Should I Lend $50,000 to My Brother-In-Law?

Is it possible to lend money to family without it affecting the relationship for the worst? Plus, what to do in case of a banking error in your favor.

Helping a relative in this way is compassionate, but it will indeed affect your relationship if the loan sours (and even if it doesn't). There should be a written agreement on repayment, which should start when your brother-in-law has income again. If you fear that he won't manage a lump sum wisely, you could advance him and his wife the money gradually -- perhaps a monthly amount that would cover their home and car payments and some other essentials.

Another approach: Make gifts instead of loans. You and your wife can each give to each of his family members up to $13,000 a year with no tax consequences on either side. Tell him you have no expectation of repayment. You might be surprised that he gives some of the money back to you when he's able, out of pride and gratitude.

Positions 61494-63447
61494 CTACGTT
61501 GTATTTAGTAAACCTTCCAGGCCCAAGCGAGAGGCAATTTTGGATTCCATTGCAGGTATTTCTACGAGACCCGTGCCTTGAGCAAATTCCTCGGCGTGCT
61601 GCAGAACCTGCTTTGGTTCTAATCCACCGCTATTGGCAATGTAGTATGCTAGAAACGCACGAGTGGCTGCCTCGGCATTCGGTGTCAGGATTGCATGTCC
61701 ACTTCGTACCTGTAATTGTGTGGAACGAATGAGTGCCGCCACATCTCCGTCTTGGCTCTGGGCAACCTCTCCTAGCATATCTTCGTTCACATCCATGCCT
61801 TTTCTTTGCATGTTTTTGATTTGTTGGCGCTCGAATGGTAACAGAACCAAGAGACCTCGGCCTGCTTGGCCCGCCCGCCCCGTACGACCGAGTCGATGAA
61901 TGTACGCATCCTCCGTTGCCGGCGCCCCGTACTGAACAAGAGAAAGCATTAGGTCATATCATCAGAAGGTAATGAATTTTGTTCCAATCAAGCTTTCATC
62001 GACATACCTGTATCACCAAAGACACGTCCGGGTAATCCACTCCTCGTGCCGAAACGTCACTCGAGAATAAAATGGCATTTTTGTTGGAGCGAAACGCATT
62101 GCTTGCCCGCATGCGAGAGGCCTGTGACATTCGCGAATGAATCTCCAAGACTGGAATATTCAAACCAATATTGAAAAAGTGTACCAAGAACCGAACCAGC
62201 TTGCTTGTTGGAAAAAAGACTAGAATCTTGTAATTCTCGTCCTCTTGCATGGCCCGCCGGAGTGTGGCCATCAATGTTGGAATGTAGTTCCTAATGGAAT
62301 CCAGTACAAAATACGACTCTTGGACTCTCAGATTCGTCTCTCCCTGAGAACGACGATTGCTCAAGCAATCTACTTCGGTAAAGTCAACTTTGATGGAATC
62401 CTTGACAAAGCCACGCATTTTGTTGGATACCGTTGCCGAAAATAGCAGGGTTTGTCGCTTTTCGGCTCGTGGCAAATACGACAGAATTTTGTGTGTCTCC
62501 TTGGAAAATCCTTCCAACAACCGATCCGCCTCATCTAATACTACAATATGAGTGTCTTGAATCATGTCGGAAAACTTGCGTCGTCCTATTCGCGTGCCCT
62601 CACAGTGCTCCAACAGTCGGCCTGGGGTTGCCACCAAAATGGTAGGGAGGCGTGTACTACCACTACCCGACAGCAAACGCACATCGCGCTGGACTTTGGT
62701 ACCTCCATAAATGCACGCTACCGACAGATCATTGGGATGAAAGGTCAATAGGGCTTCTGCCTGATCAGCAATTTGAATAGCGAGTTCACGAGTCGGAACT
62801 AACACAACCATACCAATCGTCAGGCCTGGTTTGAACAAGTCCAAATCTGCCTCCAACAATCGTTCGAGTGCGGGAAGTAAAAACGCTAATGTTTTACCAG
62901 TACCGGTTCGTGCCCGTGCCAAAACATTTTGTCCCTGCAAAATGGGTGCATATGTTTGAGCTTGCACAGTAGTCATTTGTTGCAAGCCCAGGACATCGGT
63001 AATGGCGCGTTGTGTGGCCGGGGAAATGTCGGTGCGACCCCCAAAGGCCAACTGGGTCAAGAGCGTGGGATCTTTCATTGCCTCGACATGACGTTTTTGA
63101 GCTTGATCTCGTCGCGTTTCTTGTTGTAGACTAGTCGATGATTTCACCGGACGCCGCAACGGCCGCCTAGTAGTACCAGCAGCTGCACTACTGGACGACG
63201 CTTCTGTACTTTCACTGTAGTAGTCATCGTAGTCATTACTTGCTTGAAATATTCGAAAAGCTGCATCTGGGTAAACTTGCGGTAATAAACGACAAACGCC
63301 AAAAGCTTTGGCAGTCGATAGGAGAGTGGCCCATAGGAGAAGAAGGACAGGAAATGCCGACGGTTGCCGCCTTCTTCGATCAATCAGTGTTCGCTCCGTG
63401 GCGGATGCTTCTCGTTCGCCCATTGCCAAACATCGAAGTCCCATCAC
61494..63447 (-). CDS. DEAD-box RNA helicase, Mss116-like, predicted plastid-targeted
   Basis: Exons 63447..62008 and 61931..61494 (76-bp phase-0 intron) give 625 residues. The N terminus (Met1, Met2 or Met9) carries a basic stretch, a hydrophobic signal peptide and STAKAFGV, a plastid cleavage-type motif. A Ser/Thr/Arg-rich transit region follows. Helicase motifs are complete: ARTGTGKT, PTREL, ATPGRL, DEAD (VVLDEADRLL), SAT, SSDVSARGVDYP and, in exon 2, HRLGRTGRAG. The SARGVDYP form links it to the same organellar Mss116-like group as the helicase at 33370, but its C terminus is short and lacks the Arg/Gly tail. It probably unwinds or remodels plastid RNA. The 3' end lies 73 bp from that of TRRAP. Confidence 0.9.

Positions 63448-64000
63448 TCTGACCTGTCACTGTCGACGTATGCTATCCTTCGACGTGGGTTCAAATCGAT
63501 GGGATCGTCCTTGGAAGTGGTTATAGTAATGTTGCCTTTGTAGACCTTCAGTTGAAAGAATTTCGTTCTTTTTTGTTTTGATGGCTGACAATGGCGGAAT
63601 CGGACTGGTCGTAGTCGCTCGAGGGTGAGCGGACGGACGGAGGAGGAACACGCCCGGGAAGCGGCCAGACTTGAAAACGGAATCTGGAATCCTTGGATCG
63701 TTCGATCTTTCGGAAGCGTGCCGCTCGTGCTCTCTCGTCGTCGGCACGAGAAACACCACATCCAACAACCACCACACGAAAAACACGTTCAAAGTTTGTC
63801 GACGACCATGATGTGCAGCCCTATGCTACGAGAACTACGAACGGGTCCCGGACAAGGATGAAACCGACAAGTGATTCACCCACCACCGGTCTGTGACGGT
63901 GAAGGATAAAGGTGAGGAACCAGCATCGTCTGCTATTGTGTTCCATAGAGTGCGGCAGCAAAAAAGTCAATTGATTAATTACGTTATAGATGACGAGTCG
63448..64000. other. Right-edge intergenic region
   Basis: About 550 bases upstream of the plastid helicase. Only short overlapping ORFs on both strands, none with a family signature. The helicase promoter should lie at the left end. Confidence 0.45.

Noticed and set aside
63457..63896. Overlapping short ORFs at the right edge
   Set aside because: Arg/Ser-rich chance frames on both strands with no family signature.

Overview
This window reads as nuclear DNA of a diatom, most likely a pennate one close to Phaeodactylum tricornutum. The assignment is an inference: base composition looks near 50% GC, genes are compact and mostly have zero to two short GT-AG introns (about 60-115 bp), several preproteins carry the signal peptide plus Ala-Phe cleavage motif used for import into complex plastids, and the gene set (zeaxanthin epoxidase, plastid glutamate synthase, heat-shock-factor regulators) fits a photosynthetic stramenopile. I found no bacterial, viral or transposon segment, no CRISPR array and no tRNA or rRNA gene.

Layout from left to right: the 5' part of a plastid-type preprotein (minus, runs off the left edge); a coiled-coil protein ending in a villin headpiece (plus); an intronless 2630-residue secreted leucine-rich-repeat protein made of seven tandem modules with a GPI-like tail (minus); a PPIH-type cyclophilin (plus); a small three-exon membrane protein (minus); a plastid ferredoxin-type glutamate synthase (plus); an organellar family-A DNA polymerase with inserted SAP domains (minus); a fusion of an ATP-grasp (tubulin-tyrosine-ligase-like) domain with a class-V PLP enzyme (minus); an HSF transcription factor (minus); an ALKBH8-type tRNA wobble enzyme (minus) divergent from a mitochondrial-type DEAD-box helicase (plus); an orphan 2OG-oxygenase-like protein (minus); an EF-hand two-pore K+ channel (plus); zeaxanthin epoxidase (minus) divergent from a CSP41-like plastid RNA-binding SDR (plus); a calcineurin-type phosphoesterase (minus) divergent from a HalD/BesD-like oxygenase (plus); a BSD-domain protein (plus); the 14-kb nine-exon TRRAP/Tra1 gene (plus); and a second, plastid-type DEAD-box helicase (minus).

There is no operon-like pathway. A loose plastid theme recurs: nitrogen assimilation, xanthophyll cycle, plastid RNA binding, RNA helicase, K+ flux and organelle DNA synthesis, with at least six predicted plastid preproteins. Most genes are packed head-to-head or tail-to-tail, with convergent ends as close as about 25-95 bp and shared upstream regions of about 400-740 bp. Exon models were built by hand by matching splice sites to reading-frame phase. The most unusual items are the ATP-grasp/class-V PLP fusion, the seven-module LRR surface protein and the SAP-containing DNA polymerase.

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Knight Kiplinger
Editor Emeritus, Kiplinger

Knight came to Kiplinger in 1983, after 13 years in daily newspaper journalism, the last six as Washington bureau chief of the Ottaway Newspapers division of Dow Jones. A frequent speaker before business audiences, he has appeared on NPR, CNN, Fox and CNBC, among other networks. Knight contributes to the weekly Kiplinger Letter.